My co-worker Paula Schleis reported on a lawsuit involving a drilling company and the city of Munroe Falls in Summit County. It was a case that the industry was following closely, as were those pushing for more local control over drilling operations.
Here is Paula's story that ran on Saturday:
By Paula Schleis
Beacon Journal staff writer
Munroe Falls may not enforce some of its city ordinances with gas- and oil-well drillers because they are in conflict with state rules, an appeals court has decided.
The 9th District Ohio Court of Appeals overturned the 2011 decision of Summit County Common Pleas Judge Mary Margaret Rowlands, who had ruled Beck Energy Corp. needed to follow city rules required of all developers: apply for construction permits and zoning certificates, pay the necessary application fees and acquire a performance bond.
The Ohio Department of Natural Resources had sided with Beck, which refused to apply for the permits, saying it had given the company permission to drill a gas well on a residential property in Munroe Falls and that was all the documentation needed.
The higher court ruled for the city on one item: Munroe Falls may continue to enforce ordinances dealing with rights-of-way, including streets, bridges and sidewalks, as long as they do not apply those laws in a way that discriminates against drillers.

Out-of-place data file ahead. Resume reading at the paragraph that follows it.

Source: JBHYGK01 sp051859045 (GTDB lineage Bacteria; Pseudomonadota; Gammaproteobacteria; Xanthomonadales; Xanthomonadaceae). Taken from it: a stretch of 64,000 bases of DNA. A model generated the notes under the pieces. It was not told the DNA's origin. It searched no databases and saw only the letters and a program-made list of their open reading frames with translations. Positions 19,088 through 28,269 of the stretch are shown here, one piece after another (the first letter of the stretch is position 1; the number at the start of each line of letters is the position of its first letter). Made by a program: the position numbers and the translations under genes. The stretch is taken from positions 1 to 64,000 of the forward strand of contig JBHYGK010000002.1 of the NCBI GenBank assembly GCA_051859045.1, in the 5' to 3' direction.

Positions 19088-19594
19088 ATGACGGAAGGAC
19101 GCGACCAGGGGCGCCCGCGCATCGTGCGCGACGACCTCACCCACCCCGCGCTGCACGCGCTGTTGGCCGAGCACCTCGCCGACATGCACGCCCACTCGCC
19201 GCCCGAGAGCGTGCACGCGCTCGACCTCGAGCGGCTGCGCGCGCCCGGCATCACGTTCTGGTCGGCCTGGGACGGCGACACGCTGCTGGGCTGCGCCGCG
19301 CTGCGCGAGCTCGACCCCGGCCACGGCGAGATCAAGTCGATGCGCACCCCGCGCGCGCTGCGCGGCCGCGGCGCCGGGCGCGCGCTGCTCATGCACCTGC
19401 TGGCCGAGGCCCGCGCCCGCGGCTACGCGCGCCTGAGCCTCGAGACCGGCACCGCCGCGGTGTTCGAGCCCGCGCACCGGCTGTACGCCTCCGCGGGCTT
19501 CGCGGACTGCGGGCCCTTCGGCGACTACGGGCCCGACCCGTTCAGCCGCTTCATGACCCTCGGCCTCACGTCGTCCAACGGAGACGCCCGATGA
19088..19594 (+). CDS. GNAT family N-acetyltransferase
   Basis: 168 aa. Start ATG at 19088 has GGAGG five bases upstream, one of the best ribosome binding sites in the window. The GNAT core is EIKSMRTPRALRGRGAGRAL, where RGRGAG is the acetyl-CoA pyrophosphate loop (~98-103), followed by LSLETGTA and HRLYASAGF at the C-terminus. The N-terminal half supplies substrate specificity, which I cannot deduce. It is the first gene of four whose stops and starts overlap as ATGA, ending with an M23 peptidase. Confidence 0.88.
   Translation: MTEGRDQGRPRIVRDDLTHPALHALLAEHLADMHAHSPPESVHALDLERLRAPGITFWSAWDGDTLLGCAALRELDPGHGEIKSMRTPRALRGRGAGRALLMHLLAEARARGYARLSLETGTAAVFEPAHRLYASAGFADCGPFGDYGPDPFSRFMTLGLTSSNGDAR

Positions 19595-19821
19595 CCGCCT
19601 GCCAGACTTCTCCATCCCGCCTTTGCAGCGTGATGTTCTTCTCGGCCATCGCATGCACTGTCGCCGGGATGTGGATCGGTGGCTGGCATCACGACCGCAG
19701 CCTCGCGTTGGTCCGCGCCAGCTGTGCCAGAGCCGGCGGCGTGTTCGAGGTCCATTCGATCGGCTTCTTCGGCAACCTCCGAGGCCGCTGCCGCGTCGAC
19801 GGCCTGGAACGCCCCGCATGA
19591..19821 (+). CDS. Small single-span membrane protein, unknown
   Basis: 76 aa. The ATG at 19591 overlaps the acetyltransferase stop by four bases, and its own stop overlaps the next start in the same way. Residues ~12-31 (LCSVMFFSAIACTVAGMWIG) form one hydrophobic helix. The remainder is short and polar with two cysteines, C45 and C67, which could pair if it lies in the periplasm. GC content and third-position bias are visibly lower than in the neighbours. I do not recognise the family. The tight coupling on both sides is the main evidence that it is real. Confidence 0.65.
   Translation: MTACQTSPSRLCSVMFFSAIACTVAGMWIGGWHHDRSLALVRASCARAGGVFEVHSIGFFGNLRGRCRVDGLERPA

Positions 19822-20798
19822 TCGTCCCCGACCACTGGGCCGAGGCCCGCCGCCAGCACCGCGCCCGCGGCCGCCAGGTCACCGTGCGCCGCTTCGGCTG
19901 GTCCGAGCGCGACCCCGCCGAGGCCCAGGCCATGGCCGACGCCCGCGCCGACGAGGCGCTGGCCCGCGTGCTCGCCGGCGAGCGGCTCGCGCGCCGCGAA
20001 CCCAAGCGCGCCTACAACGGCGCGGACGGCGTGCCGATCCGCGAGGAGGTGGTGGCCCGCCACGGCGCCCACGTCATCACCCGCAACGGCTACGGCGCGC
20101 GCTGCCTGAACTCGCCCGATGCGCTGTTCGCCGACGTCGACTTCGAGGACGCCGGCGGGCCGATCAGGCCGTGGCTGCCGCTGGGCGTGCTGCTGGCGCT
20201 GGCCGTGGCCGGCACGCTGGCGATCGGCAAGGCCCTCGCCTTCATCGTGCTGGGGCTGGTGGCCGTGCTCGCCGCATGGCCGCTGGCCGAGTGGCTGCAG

The lawsuit stems from Beck’s effort to install a well on a private Munroe Falls Avenue property.
The Ravenna-based drilling company started to build a drive on the property for carrying equipment to the site, but Mayor Frank Larson and the city police department showed up with a stop-work order.
Larson said he was not trying to stop the drilling but to get Beck to collect the required permits for things like assuring roads give proper access to fire and police vehicles in an emergency, installing adequate fencing to keep pedestrians out of the construction area and regulating landscaping.
Beck refused to apply for the permits and performance bonds, saying the state’s approval was all it needed. The ODNR said its permits pre-empt local law.
"While this court recognizes and respects Ohio’s need for uniformity in oil and gas regulation throughout the state, local communities retain a right to oversee those operations within their territory," Rowlands said in her ruling.
It was not immediately clear if Beck still planned to drill at the Munroe Falls Avenue property or if the city expected to appeal the latest ruling.
Messages left for President David Beck, Larson and city Law Director Jack Morrison were not returned.
Chesapeake Energy Corp,the Oklahoma-based firm is the No. 1 driller in Ohio.
Rig Count Interactive Map by Baker Hughes, an energy services company.
Shale Sheet Fracking, a Youngstown Vindicator blog.
The Ohio Environmental Council, a statewide eco-group based in Columbus.
Earthjustice, a national eco-group.
People's Oil and Gas Collaborative-Ohio, a grass-roots group in Northeast Ohio.
Concerned Citizens of Medina County, a grass-roots group.
No Frack Ohio, a Columbus-based grass-roots group.
Fracking: Gas Drilling's Environmental Threat by ProPublica, an online journalism site.
Pipeline, blog from Pittsburgh Post-Gazette on Marcellus shale drilling.
Allegheny Front, environmental public radio for Western Pennsylvania.